DT 29060 – Big Dave's Crossword Blog
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DT 29060

Daily Telegraph Cryptic No 29060

A full review by crypticsue

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This puzzle was published on 25th May 2019

BD Rating – Difficulty *****+Enjoyment *

A very difficult solve –it took me twice as long as an extremely ‘hard’ backpager so I’d really like to award it 8* for difficulty.  

I had only solved about a third when I toyed with giving up altogether but I knew that at least one, if not two, of my fellow bloggers were likely to send me requests for assistance, so I carried on to the end. I was wise to do so as I did help the hint giver on the day and also received a request earlier today (Thursday) from Gnomethang whose ‘one- hour piece of work’ in Skegness turned out to be much worse than expected and there was no chance he’d get home in time to prepare and post the blog, let alone enjoy a visit to the seaside.

Having used the online ‘print’ version of this crossword to create the template for this review, it is clear that people who solved the puzzle using that version rather than the ‘clues crammed into the available space’ version on the inside back page of the newspaper had a considerable advantage, as the quite wordy clues were there given enough room to be read properly. I have therefore decided that next time this setter appears, I will abandon my beloved newspaper version and print the crossword off on a piece of A4 and see if that makes any difference.


Please leave a comment telling us what you thought.


1a    Part of old ensemble having drink before tango (7)
DOUBLET – DOUBLE (drink) T (Tango in the NATO Phonetic Alphabet)

5a    With bar next to major road, carbon leads to tirade (7)
POLEMIC – POLE (bar) MI (M1 major road) C (chemical symbol for Carbon)

9a    Way son shrinks gets experts recommending changes? (7,8)

10a    Opening time? (4)
SLOT – A long narrow opening or a regular time in, for example, a television schedule

11a    Frost on icebox preserves fizz (5)
TONIC – Lurking in (preserves) frosT ON ICebox

12a    Having nothing on, relative in strip running round room (4)
DADO – DAD (relative) has O (nothing) ‘on’ or added at the end

15a    Snag that actors can see behind the scenes? (7)
SETBACK – Actors looking behind the scenery would see the SET BACK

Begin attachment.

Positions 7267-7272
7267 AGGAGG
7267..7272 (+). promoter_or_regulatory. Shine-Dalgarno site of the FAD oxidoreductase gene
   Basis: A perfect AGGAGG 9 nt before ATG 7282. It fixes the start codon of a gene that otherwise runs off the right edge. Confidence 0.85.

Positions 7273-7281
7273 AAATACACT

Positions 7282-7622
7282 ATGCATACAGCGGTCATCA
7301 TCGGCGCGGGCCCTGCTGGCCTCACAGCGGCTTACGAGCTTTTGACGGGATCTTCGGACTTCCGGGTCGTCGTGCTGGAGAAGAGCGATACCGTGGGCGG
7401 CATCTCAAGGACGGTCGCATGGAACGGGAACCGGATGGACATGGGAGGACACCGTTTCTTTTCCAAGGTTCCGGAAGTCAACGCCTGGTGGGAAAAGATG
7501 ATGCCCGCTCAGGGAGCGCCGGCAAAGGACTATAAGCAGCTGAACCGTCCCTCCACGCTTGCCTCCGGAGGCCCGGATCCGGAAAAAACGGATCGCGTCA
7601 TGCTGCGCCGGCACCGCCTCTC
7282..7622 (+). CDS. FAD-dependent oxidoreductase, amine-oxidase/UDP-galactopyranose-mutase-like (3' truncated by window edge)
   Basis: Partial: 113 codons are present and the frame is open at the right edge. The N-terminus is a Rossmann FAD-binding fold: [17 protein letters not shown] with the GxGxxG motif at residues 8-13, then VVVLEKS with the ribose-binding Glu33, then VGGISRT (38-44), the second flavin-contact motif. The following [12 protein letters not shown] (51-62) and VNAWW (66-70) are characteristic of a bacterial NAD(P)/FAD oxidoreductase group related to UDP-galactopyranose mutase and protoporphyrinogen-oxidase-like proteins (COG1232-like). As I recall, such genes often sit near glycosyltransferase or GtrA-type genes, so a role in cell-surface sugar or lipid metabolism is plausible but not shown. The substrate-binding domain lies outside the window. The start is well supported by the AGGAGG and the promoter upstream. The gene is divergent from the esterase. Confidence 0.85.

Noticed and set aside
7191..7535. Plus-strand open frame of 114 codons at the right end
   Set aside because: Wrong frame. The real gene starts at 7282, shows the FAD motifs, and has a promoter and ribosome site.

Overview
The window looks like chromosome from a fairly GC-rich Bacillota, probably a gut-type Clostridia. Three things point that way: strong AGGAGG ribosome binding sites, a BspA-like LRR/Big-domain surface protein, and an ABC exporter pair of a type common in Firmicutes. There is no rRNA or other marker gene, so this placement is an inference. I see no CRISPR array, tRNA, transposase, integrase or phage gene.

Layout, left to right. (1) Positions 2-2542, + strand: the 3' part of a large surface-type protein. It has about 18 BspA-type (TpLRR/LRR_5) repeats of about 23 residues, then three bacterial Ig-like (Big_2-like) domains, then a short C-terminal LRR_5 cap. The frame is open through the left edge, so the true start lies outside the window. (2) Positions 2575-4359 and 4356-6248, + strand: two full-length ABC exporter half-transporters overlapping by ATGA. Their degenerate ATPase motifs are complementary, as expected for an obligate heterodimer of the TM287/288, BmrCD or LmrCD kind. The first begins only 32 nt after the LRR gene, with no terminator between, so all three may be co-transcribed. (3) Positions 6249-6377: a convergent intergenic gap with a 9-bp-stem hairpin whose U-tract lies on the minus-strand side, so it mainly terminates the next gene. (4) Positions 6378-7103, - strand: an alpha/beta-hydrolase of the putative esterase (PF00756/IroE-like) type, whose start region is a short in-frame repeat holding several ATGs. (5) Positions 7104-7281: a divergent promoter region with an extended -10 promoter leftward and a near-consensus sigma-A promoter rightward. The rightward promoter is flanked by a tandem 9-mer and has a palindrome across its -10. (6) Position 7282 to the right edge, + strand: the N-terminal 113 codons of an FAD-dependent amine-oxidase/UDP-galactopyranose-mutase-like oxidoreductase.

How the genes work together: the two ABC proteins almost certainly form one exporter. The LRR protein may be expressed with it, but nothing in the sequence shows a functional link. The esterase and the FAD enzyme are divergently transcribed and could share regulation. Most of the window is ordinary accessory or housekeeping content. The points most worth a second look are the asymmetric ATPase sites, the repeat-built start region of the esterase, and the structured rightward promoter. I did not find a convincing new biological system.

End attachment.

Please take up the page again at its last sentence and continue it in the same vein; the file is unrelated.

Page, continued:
16a    Kind of shop good garden centre’s missing (7)
GROCERY – G (good) ROCkERY (garden) missing the K in the centre

17a    Sat simmering after explosive verbosity (7)
BOMBAST – An anagram (simmering) of SAT goes after BOMB (explosive)

19a    Player‘s rush to get beer? (3,4)
FLY HALF – FLY (rush) HALF (a pint of beer?)

21a    We hear some animals miss making mischief (4)
MINX – A homophone (we hear) of some MINKS (animals)

22a    Tray’s warped, being in wood? (5)
SATYR – An anagram (warped) of TRAYS

23a    Navigator won’t get one cook up (4)
PLOT – PiLOT (navigator) without the I (won’t get one)

26a    Posed around in Lord’s about time food gets knocked back — 25    would call this home (5,10)
SAINT PETERSBURG – SAT (posed) ‘around’ IN (from the clue) followed by T (time) inserted into (about) PEERS (lords) and then a reversal (knocked back) of GRUB (food) – a fifteen word clue squeezed into its place in the newspaper which needed time to solve, more time to parse and then a bit of a lie down 

27a    Idea to adapt track and slowly fade out (3,4)
DIE AWAY – An anagram (to adapt) of IDEA followed by WAY (track)

28a    Expect witness to follow warning (7)
FORESEE – SEE (witness) to follow FORE (warning)


1d    After changing sides, tenor and soprano taking openings and refrains (7)
DESISTS – An anagram (after changing) of SIDES followed by the openings of Tenor and Soprano

2d    Sneaky, as most female athletes are essentially? (15)
UNSPORTSMANLIKE – as most female athletes are essentially – although you never hear of anyone being (un)sportswomanlike

3d    Vegetable naval base raised (4)
LEEK – A reversal of KEEL base of a (naval) ship